A regular reader emails that she’s going through a difficult divorce. It’s not about money, and there are no kids to worry about. The problem is with her friends. It seems that they’re shunning either her or her former husband with no reason or explanation. She’s confused and hurt, because some of those friends were people who originally knew her and not her husband. She asks if this is normal.
If by “normal” you mean “reasonable,” I’d say no. Nonetheless, it is typical for people to take sides in these situations. First, your friends are not mind readers. They haven’t necessarily been through this before. They’re not sure what to do when their good friends break up. Unfortunately, many people are not independent thinkers, and when confronted with a dilemma they either ignore it or hope it will resolve itself. It’s not ideal or mature behavior, but it’s the way many people are.
Out of regard for the connection you once enjoyed, you might consider approaching them individually. Say something like, “I know this must be hard for you. Can we come up with some ground rules to clear the air, and, if possible, make it easier for all concerned?” You might suggest that you don’t mind that they invite your ex- to some events without inviting you. That’s probably best for everyone, at least in the first year. After that, who knows? Tell them that you’ll be hurt if you’re never invited at all, and that you still want to stay friends. In fact, you can bypass the invitation issue altogether by simply initiating things with individual friends or couples separately. The issue isn’t as much about ground rules as it is about clearing the air.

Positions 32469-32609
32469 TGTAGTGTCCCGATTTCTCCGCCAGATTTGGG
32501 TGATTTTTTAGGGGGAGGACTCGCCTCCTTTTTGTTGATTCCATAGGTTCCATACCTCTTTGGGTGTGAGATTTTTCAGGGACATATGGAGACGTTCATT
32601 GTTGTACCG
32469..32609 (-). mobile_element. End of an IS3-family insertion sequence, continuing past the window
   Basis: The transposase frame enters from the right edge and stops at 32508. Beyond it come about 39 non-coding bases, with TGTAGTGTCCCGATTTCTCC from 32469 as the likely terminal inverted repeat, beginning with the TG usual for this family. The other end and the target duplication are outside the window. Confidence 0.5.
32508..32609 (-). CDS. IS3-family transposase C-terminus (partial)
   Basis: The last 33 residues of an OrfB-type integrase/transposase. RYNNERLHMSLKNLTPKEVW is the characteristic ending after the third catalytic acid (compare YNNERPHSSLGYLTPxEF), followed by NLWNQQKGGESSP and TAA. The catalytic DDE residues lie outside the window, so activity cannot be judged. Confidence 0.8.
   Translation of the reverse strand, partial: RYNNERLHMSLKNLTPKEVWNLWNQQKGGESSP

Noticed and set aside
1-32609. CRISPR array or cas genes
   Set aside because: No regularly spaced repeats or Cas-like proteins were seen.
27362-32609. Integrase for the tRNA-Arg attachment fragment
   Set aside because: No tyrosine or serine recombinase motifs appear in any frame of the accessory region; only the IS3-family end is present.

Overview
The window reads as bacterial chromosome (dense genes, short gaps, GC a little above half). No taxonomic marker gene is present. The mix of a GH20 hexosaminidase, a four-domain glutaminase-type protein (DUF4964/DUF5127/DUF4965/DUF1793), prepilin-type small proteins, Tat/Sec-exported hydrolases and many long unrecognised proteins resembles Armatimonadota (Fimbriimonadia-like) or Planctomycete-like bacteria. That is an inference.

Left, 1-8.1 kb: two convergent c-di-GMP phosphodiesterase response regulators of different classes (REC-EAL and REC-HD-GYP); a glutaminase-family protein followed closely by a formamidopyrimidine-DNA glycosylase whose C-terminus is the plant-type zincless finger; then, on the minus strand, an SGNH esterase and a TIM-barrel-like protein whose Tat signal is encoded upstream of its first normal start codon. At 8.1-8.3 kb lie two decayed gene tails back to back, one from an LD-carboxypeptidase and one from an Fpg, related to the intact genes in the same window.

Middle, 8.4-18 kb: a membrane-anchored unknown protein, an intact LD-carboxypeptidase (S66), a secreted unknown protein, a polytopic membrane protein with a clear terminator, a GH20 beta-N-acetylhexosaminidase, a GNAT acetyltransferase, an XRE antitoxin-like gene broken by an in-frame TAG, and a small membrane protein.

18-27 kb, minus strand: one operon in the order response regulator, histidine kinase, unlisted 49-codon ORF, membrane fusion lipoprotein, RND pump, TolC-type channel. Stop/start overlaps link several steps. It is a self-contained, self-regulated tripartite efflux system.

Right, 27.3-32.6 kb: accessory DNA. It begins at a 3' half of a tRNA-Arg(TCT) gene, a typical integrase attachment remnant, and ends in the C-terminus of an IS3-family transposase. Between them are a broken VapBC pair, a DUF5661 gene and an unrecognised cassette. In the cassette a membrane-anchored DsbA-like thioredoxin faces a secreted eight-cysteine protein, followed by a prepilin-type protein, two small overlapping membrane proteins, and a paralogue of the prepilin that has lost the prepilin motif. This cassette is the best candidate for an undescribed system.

A couple I know who recently broke up sent out an email to all of their good friends. The email informed everybody of the breakup, and cleared the air about some of the matters I suggested above. In at least some cases, this led to individual friends getting together with one or the other party to talk in more detail about what was happening. Some of the friends became even closer, and it was all because of this group email. You can choose your preferred avenue through which to do this, just so it breaks the ice by clearing the air.
Don’t be a victim, and don’t fall into the trap of thinking, “Isn’t it bad enough that I’m going through a breakup? Now I have to expend energy for my friends, too?” Well, yes, you do. Your friends didn’t ask for this. If you made any major life change, such as moving, you wouldn’t expect your friends to know your new address without your telling them. It’s the same with your divorce, especially when they were friends with you both. The occasional mature and proactive friend will come to you and say some of these things, but frankly, most people are not that mature and proactive. But that doesn’t mean they’re not worthwhile friends.
Anybody who rejects such an overture is not really your friend, at least not any more. That’s OK. Nothing lasts forever; even your marriage reached an end. Endings are not tragedies and are as much a beginning as anything else. Your breakup is painful, but it’s also an opportunity for a new beginning. You’ll lose or outgrow some friends. The ones you keep will be stronger bonds than ever. And just because you are divorcing doesn’t mean you’ve lost the ability to make new friends who can accept you for who you are now.
No matter what you do, it’s all going to be new, and the sooner you get used to it, the better. If you view it as a bad thing, it will taint everything you do and say. Your friends, both old and new, will sense this and back away.
Divorce and breakups are always sad, but in order to keep up your social activities, you need to watch your attitude.
Give your friends some room to cope by being both vulnerable and considerate. What doesn’t kill a friendship will make it stronger than ever. And the ones that go by the wayside probably should have done so anyway.